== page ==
History of the RAS

Although we do not know the actual date the Russell Township Agricultural Society was founded, it has always been a leader in the community. There are very few records of the first years of the Russell Fair. In 1867, two of the most prominent men in the township headed the Society; William Craig as President and Elisha F. Loucks as Secretary.
The present grounds were acquired at three different times. In 1885, eight acres were purchased from Clarence Helmer; in 1893, another six and a half acres were acquired from Mary Ann Larocque; and, in 1949, a parcel where the arena is currently situated was purchased from the York family.
The original grounds contained an excellent half-mile race track but in 1897 a piece of the north side property was taken by the New York Central Railway for their right-of-way, reducing the track to one-third mile.
In the minutes of August 11, 1912, W. H. Lowrie, T.G. Holmes and Henry Tweed were appointed on a committee to look after building the new arena. With the completion of this new building, there was plenty of room for displays of fruits, vegetables, baking and other homecrafts. Afterwards, some of the old buildings were sold and torn down.
Special trains were requested in 1922 from Ottawa to facilitate transportation to the fair.
For many years the horse races were one of the main drawing cards to the fair but there were also foot races, automobile races, lacrosse and baseball. Not all the races were for speed. One year, when the track was six inches in mud, the competition was to see who could drive their automobile the slowest around the track without shifting from high gear.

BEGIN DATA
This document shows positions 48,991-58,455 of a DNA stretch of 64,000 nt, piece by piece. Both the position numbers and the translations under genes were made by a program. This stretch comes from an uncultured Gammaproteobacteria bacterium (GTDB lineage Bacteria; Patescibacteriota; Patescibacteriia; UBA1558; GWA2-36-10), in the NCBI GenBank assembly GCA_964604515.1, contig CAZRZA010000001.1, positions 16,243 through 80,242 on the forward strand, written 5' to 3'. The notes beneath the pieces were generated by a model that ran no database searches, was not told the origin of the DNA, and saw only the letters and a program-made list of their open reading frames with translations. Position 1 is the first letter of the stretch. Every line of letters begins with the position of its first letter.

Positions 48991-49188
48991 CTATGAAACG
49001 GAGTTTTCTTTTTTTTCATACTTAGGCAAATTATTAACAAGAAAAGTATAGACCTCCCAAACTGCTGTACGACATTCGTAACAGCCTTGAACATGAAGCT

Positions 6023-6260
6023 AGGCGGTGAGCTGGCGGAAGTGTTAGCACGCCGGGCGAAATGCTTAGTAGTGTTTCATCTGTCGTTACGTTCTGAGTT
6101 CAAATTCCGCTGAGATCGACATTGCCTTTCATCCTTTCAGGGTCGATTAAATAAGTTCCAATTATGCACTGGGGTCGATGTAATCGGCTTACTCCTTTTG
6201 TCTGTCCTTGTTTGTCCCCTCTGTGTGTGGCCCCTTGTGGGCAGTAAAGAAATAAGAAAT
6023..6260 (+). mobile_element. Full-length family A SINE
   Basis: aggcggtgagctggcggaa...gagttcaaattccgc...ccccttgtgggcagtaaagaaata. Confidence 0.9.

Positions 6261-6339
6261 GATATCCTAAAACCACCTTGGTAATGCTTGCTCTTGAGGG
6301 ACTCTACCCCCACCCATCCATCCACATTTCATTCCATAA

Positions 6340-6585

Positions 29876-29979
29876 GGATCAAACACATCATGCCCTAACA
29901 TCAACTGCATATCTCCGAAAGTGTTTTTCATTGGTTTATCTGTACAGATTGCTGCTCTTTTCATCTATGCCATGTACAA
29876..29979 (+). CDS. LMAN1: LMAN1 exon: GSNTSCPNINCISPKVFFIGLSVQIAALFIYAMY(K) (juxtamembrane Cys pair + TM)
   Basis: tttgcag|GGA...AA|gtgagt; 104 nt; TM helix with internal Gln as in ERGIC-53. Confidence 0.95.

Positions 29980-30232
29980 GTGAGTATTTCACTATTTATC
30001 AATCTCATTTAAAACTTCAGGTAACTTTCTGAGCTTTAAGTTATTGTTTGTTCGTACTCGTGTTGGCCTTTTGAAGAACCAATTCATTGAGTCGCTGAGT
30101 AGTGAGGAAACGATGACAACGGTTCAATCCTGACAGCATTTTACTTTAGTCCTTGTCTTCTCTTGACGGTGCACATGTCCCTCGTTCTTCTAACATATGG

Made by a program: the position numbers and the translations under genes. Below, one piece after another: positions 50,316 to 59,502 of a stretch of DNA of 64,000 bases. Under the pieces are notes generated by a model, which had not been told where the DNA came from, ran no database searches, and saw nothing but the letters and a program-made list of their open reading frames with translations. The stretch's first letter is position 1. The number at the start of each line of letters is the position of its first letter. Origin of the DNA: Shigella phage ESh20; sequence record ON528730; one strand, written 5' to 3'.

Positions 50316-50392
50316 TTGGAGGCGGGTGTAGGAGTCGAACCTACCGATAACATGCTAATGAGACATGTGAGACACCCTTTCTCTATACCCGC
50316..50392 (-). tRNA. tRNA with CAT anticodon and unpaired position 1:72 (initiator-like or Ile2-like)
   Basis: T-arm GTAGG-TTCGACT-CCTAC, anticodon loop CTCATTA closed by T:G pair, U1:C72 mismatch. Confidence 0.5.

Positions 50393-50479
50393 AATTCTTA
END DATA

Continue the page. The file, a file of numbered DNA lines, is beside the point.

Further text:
There were the usual cattle, horse, sheep and swine shows with the competition very keen in some of these classes.
The annual school fair was held on the first day of the exhibition with each school having a parade, a competition in singing and public speaking and its own exhibition of vegetables, flowers and livestock.
With the collapse of the arena in February 1941, the fair ceased operations until after the war, except for the Calf Clubs and field crop competitions. It resumed on a small scale with outdoor exhibits and rented tents in 1947.
In 1950, the Russell Agricultural Society assumed responsibility for $5,000 towards the cost of a new arena. The fair was once again held under cover in the fall of 1950 except for 1954 when it was cancelled due to bad weather.

Fairs are held every weekend from May to October somewhere in Ontario. Almost all fairs have a “regular weekend” or calendar slot, and very few fairs change their weekend.

In 1846, a group of dedicated volunteers created a central, all-Ontario organization to help agricultural societies better achieve their goals. Times have changed a bit since then, but every year Ontario hosts over 230 agricultural fairs, representing approximately 40 per cent of all fairs in this country. The oldest continually-held fair in Ontario is at Williamstown, held annually since 1812.The Ontario Association of Agricultural Societies (OAAS) publishes a schedule of fair dates every year.

The agricultural fair is a “cultural icon” in Canadian history. In the early days, fairs were designed to educate the farmer about agriculture and rural lifestyles. Today they are still striving for the same goal, but now they tend to concentrate on the urbanite or “city-slicker”. Same goal, different crowd.


“A History of Agricultural Societies and Fairs in Ontario, 1792-1992”

“From Swamp to Shanty”, published by Wendell M. Stanley, 1987

“Ontario Agricultural Fairs – A Snapshot in Time” published by the Ontario Association of Agricultural Societies

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